My mother is the one in the family that makes the best kneidlach, but they're a totally different animal than most others. Golf-ball sized and hard enough to break glass, they're true "sinkers"--and I love em! :wink: :D

    Best,
    Michael


    If you want ot check out Finkl's MBS, they have another location with FREE parking. There's a Finkl's in the same building as Kendall College. It's located on the NW corner of Halsted and Chicago. It's the building that sits at a 45 degree angle to the corner with the big Kendall College sign on the top of it.
    Steve Z.

    “Only the pure in heart can make a good soup.”
    ― Ludwig van Beethoven
  • Post #10 - October 21st, 2005, 9:10 am
    Post #10 - October 21st, 2005, 9:10 am Post #10 - October 21st, 2005, 9:10 am
    stevez wrote:If you want ot check out Finkl's MBS, they have another location with FREE parking. There's a Finkl's in the same building as Kendall College. It's located on the NW corner of Halsted and Chicago. It's the building that sits at a 45 degree angle to the corner with the big Kendall College sign on the top of it.


    I cannot vouch for the soup at this location. Can you steve?
  • Post #11 - October 21st, 2005, 9:12 am
    Post #11 - October 21st, 2005, 9:12 am Post #11 - October 21st, 2005, 9:12 am
    eatchicago wrote:
    stevez wrote:If you want ot check out Finkl's MBS, they have another location with FREE parking. There's a Finkl's in the same building as Kendall College. It's located on the NW corner of Halsted and Chicago. It's the building that sits at a 45 degree angle to the corner with the big Kendall College sign on the top of it.


    I cannot vouch for the soup at this location. Can you steve?


    I know I've had it befofre, but I don't have any specific memory of it being anything special. I suppose a visit in the interest of chow science is in order. My guess is that all of the Finkl's serve the same food.
    Steve Z.

    “Only the pure in heart can make a good soup.”
    ― Ludwig van Beethoven
  • Post #12 - October 21st, 2005, 9:18 am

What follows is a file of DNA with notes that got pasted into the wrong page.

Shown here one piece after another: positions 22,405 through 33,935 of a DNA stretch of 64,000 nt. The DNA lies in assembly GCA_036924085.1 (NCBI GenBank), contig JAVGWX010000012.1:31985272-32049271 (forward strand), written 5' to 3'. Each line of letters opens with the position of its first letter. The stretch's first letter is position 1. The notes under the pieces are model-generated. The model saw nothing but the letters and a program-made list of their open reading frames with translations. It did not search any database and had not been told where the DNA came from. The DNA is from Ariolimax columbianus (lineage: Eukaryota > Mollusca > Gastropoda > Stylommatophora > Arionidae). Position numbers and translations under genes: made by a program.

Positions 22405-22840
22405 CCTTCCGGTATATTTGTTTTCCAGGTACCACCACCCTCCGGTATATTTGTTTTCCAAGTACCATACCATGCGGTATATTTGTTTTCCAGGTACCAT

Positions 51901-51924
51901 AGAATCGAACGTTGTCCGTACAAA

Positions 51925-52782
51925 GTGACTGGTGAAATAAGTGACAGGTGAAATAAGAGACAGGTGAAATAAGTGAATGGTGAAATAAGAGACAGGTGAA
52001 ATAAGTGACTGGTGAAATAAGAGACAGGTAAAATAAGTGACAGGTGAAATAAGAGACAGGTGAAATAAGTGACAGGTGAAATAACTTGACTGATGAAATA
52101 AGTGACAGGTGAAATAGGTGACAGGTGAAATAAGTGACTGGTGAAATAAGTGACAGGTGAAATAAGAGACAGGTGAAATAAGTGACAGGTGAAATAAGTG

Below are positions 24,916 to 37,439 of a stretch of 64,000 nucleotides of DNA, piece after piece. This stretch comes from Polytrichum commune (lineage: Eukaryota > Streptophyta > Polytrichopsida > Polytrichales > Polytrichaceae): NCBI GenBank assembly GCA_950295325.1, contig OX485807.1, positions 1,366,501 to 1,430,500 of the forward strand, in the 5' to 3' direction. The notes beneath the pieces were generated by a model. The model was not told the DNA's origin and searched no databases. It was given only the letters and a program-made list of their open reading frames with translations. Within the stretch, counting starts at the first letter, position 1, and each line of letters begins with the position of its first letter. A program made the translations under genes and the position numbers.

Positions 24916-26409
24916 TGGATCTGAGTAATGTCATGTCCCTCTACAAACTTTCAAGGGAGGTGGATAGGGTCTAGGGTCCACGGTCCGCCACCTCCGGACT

Post #12 - October 21st, 2005, 9:18 am Post #12 - October 21st, 2005, 9:18 am
    stevez wrote:I know I've had it befofre, but I don't have any specific memory of it being anything special. I suppose a visit in the interest of chow science is in order. My guess is that all of the Finkl's serve the same food.


    The only reason I ask is because that someone down here told me that the loop Finkl's recently changed ownership, so I have no idea if they're affiilated in any manner besides name.
  • Post #13 - October 21st, 2005, 9:20 am
    Post #13 - October 21st, 2005, 9:20 am Post #13 - October 21st, 2005, 9:20 am
    Hope people see this before lunch: don't know about the Financial Place location, but the Finkl's on Halstead has a half-price special on Fridays. I've only been there once, but I seem to recall that everything is half-off (your bill is just cut in half).

    I passed on the soup when I was there, but had a rueben or pastrami sandwich...I remember thinking that it was fine, certainly had nothing on Manny's...but when it was half-price, well, everything balanced out into a pretty damn good deal.
  • Post #14 - October 21st, 2005, 9:52 am
    Post #14 - October 21st, 2005, 9:52 am Post #14 - October 21st, 2005, 9:52 am
    eatchicago wrote:
    stevez wrote:I know I've had it befofre, but I don't have any specific memory of it being anything special. I suppose a visit in the interest of chow science is in order. My guess is that all of the Finkl's serve the same food.


    The only reason I ask is because that someone down here told me that the loop Finkl's recently changed ownership, so I have no idea if they're affiilated in any manner besides name.